Samsung and Intel filed arguments supporting a Federal Trade Commission (FTC) complaint charging Qualcomm with using anticompetitive tactics to maintain its monopoly in the supply of semiconductors used in smartphones.

The FTC filed its complaint in January. Qualcomm in April asked a judge to dismiss the lawsuit, a request the FTC wants rejected. A hearing is set for 15 June.

Intel, one of Qualcomm’s main rivals, said it is “ready, willing, and able to compete on the merits in this market that Qualcomm has dominated for years”, but took issue with the fact the company “has maintained an interlocking web of abusive patent and commercial practices that subverts competition on the merits.”

“These practices have illegally coerced mobile phone manufacturers into purchasing the chipsets they need from Qualcomm and Qualcomm alone,” it added.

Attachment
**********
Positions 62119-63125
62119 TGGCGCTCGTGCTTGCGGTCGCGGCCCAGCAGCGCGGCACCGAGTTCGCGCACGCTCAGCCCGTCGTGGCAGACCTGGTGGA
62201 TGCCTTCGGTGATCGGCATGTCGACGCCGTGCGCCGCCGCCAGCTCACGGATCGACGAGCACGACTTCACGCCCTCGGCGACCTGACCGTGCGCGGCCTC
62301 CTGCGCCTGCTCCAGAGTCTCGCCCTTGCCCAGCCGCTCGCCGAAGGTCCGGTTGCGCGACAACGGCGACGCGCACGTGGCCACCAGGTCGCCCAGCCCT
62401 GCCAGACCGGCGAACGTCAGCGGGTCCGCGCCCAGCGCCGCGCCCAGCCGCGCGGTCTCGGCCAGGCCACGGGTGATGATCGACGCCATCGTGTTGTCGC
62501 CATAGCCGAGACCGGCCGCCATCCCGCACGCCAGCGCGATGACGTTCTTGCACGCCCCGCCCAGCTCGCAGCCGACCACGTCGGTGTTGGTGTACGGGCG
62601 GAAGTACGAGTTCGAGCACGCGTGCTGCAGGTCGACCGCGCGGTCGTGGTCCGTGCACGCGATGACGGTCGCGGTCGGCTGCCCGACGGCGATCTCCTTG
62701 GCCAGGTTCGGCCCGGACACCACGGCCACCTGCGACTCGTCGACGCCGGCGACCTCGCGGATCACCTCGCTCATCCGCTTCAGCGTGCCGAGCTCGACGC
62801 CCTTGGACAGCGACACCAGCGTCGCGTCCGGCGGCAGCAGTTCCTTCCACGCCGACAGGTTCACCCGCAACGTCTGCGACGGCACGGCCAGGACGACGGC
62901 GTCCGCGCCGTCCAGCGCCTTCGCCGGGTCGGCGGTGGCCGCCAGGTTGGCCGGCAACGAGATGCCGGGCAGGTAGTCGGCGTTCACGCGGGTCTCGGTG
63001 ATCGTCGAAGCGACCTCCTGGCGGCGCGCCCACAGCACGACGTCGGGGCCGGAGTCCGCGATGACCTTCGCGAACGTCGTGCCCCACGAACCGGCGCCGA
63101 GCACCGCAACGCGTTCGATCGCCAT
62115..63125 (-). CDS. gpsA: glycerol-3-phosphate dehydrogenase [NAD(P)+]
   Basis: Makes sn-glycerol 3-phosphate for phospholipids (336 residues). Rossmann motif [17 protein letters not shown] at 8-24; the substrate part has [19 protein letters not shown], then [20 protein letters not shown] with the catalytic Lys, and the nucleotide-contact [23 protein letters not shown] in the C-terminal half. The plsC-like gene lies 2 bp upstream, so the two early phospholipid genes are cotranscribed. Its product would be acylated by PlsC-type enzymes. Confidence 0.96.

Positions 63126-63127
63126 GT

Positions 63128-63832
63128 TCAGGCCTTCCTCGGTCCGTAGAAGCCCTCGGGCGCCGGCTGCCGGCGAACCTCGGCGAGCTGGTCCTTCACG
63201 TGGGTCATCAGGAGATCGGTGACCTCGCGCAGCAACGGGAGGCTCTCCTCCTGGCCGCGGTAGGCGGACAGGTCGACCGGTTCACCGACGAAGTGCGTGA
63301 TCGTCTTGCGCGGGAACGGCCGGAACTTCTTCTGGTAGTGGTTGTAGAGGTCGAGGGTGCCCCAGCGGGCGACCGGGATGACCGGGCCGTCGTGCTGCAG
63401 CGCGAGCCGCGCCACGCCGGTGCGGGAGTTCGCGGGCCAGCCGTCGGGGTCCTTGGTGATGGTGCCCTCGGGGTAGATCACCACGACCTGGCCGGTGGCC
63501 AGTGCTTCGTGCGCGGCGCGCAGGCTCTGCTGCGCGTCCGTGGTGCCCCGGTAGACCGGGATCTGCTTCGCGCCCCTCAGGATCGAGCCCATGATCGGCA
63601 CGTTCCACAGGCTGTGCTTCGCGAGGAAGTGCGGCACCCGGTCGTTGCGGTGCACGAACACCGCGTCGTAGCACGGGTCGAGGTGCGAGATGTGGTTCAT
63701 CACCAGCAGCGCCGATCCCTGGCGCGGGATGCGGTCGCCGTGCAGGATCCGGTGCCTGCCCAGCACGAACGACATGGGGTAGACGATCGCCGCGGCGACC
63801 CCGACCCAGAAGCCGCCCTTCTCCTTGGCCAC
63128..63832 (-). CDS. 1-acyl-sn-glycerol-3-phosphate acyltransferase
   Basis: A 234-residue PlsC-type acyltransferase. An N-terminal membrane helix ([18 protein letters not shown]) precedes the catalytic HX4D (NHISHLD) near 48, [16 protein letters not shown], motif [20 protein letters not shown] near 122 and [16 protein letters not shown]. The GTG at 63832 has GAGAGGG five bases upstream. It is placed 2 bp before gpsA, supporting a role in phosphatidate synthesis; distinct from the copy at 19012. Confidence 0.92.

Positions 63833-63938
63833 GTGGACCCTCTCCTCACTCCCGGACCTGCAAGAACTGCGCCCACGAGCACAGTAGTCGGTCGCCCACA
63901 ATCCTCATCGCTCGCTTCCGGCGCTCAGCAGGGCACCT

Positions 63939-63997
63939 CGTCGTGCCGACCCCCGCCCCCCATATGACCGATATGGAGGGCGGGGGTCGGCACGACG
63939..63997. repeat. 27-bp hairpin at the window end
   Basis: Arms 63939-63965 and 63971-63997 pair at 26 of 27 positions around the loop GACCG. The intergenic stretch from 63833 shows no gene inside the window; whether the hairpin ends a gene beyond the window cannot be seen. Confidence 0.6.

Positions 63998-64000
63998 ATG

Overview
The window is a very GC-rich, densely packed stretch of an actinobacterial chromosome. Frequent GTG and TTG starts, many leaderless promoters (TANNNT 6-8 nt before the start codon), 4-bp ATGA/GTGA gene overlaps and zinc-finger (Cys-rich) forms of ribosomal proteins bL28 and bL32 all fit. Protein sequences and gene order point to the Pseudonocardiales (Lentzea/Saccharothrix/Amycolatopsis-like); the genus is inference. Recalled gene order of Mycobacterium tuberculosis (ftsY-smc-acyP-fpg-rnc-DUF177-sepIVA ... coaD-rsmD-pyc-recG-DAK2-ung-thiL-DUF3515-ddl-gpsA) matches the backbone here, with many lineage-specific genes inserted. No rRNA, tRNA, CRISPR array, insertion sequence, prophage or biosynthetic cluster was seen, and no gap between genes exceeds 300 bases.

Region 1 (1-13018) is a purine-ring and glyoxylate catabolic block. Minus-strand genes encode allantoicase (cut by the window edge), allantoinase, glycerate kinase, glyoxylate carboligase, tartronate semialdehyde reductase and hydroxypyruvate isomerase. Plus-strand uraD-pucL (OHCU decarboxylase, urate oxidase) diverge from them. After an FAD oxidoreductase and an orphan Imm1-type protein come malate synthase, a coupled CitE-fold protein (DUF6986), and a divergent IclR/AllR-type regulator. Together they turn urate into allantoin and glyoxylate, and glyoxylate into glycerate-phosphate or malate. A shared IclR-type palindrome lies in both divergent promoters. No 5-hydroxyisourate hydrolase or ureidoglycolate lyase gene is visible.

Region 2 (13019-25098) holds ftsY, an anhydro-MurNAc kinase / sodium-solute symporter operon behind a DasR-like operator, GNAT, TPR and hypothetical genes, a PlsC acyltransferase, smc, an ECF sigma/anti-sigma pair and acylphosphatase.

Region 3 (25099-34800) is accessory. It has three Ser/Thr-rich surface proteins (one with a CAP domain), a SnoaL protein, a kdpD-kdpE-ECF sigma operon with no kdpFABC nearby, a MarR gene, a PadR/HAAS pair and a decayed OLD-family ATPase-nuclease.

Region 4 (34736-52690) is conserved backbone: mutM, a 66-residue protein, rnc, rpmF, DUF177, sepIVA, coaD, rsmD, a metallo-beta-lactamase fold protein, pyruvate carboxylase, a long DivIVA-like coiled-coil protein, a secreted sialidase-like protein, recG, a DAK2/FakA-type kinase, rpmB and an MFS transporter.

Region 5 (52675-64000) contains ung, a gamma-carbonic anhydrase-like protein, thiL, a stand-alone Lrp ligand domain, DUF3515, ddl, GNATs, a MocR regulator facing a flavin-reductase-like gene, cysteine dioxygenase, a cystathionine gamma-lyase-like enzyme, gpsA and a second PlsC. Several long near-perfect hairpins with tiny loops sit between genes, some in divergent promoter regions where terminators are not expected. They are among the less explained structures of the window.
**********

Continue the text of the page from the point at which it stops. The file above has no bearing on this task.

Meanwhile Samsung, one of Qualcomm’s largest customers, said that “despite having requested a licence from Qualcomm, Samsung cannot sell licensed Exynos chipsets to non-Samsung entities because Qualcomm has refused to licence Samsung to make and sell licensed chipsets,”

Qualcomm last week issued a statement slamming the complaint: “The Federal Trade Commission’s latest submission to the court does nothing to cure the fundamental flaws in its complaint against Qualcomm: no coherent theory of competitive harm and no allegations of the type of conduct that the antitrust laws are designed to address.”

This is not the only legal issue Qualcomm is dealing with. In April, it said Apple is “improperly interfering” in its relationship with device manufacturers, after the iPhone maker said it would withhold payments to these manufacturers which they, in turn, owe to Qualcomm as royalties.